"Scammers will exploit any vulnerabilities that they can to steal money or personal information from somebody else. These activities have a devastating impact have upon individuals and wider communities. I want to ensure that everyone is well-informed on how to protect themselves and others from such opportunistic criminals who seek to profit from scams and associated activities."
Thank you to Citizens Advice for compiling information, which has helped to shape this webpage.
Spotting a scam
It’s important to always keep an eye out for scams. They can and do affect anyone. Here are some of the main warning signs of scams to look out for:
- It seems too good to be true – like an email saying you’ve won a competition you don’t remember entering.
- Someone you don’t know contacts you unexpectedly.
- You’re being urged to respond quickly so you don’t get time to think about it or talk to family and friends.
- You've been asked to pay for something urgently or in an unusual way – for example by bank transfer or gift vouchers.
- You’ve been asked to give away personal information.
If someone thinks they might be being scammed, they should get advice immediately. They can contact Citizens Advice Consumer Helpline for help with what to do next, and report scams or suspected scams to Action Fraud, the UK's national reporting centre for fraud and cyber crime.
How to protect yourself from scams
There are some simple steps people can take to help protect themselves from scams:
- Don’t be rushed into making any quick decisions. It’s okay to take your time.
- Never give money or personal details, like passwords or bank details, to anyone you don’t know, trust, or have only met online. If someone pressures you for these, it’s most likely a scam.
- Before you buy anything, check the company or website you’re using. Read reviews from different websites, search for the company’s details on Companies House, and take a look at their terms and conditions.
- Pay by debit or credit card. This gives you extra protection if things go wrong.
- Be suspicious. Scammers can be very smart. They can appear like a trusted business or government official, have a professional website, and say all the right things. Take your time to work out if this is a real organisation. Ask them for ID or contact the organisation on a number you know and trust.
- Don’t click on or download anything you don’t trust.
- Make sure your antivirus software is up to date.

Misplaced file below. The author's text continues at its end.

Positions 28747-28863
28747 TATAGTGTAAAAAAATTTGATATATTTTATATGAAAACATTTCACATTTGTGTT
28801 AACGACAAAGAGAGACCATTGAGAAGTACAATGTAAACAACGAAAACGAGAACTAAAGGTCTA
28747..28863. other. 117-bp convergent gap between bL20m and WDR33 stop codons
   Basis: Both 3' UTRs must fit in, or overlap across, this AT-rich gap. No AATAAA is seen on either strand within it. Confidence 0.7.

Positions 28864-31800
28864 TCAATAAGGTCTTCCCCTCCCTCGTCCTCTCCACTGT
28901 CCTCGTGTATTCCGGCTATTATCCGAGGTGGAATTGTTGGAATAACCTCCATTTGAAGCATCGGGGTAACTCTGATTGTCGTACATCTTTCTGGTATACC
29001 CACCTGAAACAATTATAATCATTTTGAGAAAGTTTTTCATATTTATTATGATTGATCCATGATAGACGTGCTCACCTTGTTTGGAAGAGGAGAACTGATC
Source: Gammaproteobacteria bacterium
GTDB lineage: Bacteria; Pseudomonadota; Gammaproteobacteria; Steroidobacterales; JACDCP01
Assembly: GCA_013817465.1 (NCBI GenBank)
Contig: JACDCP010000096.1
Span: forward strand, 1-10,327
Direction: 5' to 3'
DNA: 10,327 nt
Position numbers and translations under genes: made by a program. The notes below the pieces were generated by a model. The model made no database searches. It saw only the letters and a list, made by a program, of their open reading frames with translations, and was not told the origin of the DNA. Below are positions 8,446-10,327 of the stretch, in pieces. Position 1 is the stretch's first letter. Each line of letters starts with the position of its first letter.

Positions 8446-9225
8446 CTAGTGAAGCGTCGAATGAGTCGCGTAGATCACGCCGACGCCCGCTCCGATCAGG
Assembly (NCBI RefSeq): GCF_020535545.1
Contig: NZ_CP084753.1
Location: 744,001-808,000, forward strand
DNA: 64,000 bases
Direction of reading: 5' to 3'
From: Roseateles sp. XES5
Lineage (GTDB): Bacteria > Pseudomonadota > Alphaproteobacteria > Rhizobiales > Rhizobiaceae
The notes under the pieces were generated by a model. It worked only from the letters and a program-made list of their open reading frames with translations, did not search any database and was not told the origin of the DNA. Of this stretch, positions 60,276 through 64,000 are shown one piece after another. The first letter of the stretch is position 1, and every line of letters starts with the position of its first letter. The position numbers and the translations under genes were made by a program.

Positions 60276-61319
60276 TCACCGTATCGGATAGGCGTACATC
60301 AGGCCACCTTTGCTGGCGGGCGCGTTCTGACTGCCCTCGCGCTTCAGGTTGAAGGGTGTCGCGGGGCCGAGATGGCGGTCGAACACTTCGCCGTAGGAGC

- Keep your online accounts secure:
- Use a strong password for email accounts that you don't use anywhere else. Choosing three random words is a good way to create a strong and easy to remember password. You can also add in numbers and symbols. If you’re worried about remembering lots of different passwords you can use a password manager.
- Some websites let you add a second step when you log in to your account - this is known as ‘two-factor authentication’. This makes it harder for scammers to access your accounts.
- If you’re not sure about something, get advice from a trusted source.
What to do if someone has been scammed
If someone has been scammed, there are 3 steps they need to take:
- Protect themselves from further risks There are things they can do to stop things getting worse. They should contact their bank immediately to let them know what’s happened. They should also change any relevant log-in details, and check for viruses if they were scammed on a computer.
- Check if they can get their money back If they’ve lost money because of a scam, there might be ways they can get it back. Again, make sure they tell their bank what happened straight away. If they’ve paid for something by card, bank transfer, Direct Debit or PayPal, then depending on the circumstances they might be able to help them get their money back.
- Report the scam Reporting scams helps authorities stop the criminals responsible, and protects others from being scammed. Anyone who’s been scammed should:
- Call the Citizens Advice consumer service on 0808 223 1133, or on 0808 223 1144 for a Welsh-speaking adviser. We’ll pass on details of the scam to Trading Standards, and can offer further advice
- Report the scam to Action Fraud, the national reporting centre for fraud. They'll also give them a crime reference number, which can be helpful if you need to tell your bank you've been scammed
It’s also important for us to all talk about our experiences with family and friends. By letting them know what’s happened they can be prepared, and together we can put a stop to scams.
Where to go for more help
- If someone has been scammed, or thinks they’ve been scammed, they can contact the consumer service by calling 0808 223 1133 (or 0808 223 1144 for a Welsh speaking advisor). If they’ve been scammed online they can also get advice from a Scams Action adviser (Monday to Friday 9am to 5pm) on 0808 250 5050 or via webchat. There’s lot of advice on the Citizens Advice website at www.citizensadvice.org.uk/scamsadvice, including how to: